Yesterday (June 6), the government announced that international students would not be allowed to remain in the United States if the secondary institution that they are attending switches to online-only classes this upcoming Fall. For those who fail to follow these set of rules, the risk the chance of being deported.
“The U.S. Department of State will not issue visas to students enrolled in schools and/or programs that are fully online for the fall semester nor will U.S. Customs and Border Protection permit these students to enter the United States,” The Immigration and Customs Enforcement agency stated.
The agency continued:
“Active students currently in the United States enrolled in such programs must depart the country or take other measures, such as transferring to a school with in-person instruction to remain in lawful status. If not, they may face immigration consequences including, but not limited to, the initiation of removal proceedings.”
The new rules are being implemented as several secondary universities have decided to switch their courses online this upcoming semester, while America struggles with controlling the COVID-19 pandemic. However, they also come as part of the administration’s attempt to remove immigrants and stop immigration to the United States.
“The Trump administration seems to be doing everything it can to stop all immigration to the United States,” Stephen Yale-Loeher, an advisor to the National Foundation for American Policy said, alluding to Trump’s June 22 proclamation that barred foreign-born professionals from entering the country and prevented entry of their family members. The declaration also included a plan, that according to Forbes, if implemented, would force many long-time H-1B visa holders out of America. “Families are operated, and employers can’t bring in needed workers. These latest actions are hurting, not helping, our economy.”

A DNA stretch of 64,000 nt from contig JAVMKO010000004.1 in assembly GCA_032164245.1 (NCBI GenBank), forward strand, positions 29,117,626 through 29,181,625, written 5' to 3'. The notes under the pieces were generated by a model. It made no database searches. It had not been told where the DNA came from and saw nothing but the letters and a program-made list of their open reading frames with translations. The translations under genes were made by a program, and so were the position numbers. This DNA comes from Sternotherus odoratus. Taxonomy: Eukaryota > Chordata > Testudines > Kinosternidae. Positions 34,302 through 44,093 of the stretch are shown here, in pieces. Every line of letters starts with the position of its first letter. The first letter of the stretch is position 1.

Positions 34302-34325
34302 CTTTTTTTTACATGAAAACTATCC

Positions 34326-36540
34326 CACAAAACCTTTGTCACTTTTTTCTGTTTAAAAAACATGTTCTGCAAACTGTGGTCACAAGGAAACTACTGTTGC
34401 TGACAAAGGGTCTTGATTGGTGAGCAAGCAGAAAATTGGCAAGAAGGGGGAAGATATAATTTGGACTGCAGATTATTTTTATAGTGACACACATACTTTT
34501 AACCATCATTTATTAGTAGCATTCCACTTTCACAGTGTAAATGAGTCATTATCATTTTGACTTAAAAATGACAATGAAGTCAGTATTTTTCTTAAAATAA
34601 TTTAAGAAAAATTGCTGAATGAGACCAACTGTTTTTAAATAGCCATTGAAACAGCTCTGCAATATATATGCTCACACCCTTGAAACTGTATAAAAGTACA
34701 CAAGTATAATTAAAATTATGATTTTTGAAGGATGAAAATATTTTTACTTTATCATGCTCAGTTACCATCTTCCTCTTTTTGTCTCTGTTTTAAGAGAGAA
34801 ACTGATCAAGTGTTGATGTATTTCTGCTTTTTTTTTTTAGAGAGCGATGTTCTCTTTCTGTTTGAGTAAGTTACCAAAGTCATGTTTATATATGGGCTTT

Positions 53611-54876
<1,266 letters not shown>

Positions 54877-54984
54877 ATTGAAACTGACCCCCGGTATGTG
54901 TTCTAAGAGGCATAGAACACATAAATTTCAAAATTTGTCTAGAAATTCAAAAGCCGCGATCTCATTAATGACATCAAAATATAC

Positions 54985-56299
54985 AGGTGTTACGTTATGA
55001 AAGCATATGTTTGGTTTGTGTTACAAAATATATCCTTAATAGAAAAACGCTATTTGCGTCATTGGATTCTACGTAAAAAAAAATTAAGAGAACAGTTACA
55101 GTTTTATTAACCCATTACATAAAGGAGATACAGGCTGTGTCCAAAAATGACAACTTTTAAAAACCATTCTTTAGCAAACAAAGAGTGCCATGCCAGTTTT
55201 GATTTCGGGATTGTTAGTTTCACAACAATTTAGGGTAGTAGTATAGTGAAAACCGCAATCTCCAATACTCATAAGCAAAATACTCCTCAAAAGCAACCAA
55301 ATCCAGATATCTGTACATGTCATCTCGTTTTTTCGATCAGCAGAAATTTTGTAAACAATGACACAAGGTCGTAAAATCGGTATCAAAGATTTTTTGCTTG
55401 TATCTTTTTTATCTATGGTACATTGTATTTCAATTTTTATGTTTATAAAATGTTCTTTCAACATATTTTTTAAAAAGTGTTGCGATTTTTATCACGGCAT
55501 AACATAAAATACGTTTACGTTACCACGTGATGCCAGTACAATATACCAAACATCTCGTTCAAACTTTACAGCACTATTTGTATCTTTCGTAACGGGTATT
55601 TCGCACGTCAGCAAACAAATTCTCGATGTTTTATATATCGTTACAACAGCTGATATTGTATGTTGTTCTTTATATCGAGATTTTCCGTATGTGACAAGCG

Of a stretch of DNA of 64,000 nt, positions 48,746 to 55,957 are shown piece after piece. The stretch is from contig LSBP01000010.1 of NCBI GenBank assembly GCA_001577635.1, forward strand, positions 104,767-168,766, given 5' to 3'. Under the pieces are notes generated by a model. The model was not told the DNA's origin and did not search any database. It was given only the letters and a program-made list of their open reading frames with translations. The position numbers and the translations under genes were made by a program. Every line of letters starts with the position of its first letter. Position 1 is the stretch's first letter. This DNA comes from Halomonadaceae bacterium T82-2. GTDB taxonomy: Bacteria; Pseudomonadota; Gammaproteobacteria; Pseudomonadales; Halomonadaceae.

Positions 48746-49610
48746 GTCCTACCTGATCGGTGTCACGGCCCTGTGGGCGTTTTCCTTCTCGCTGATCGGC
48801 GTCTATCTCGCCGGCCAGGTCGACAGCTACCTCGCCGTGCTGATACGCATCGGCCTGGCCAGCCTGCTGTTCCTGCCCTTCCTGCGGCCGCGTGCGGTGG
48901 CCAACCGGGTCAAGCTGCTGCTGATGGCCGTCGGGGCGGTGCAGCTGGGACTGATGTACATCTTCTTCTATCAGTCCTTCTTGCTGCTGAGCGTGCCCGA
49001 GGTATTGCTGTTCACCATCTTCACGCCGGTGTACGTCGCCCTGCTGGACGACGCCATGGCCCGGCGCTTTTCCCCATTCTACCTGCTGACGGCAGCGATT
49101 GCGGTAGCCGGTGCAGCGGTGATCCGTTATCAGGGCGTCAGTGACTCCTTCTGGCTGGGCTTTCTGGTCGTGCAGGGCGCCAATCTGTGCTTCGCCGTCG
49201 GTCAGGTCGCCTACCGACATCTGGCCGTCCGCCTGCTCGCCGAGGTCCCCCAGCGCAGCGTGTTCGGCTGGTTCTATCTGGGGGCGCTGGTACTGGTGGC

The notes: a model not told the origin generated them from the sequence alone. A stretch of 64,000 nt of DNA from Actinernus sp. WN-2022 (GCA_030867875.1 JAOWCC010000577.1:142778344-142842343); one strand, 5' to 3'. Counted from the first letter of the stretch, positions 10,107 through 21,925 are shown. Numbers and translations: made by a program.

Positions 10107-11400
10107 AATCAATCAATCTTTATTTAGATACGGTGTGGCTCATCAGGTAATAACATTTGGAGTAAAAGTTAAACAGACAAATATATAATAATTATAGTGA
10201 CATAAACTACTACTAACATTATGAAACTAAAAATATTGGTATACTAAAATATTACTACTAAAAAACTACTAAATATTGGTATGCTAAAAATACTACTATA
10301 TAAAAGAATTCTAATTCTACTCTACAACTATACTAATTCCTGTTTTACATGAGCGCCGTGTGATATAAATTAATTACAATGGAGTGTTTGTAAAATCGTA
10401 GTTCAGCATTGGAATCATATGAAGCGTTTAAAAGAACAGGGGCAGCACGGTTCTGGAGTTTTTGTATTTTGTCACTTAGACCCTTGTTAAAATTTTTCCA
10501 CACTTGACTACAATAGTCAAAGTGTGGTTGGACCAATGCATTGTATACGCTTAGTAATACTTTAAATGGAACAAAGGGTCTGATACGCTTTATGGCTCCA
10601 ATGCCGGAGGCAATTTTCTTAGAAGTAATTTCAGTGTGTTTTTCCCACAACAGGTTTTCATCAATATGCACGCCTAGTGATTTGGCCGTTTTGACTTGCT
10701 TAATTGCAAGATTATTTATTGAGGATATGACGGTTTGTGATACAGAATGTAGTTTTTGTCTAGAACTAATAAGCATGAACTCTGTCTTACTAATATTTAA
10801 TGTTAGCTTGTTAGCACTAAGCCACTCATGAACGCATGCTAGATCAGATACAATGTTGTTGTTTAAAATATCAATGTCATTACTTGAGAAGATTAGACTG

Just weeks later, the administration announced the new visa mandate for international students. According to the Institute of International Education, just in the 2018-2019 academic school year alone, international students represented over 5% of the higher education population.
Students participating in hybrid courses, online and in-person, are allowed to take more than one. The same cannot be said for those attending normal in-person classes. Those students are “bound by existing federal regulations,” which means that they can only take up to one class online or three credit hours.
The agency’s spokesperson noted that the new regulations “should not affect students participating in OPT.” OPT is the optional practical training program that lets F-1 students that have earned their degrees to stay in America for up to one year to work in the field relevant to their study.
As far as colleges and universities go, schools are required by the agency to “update their information in the Student and Exchange Visitor Information System (SEVIS) within 10 days of the change if they begin the fall semester with in-person classes but are later required to switch to only online classes, or a nonimmigrant student changes their course selections, and as a result, ends up taking an entirely online course load.”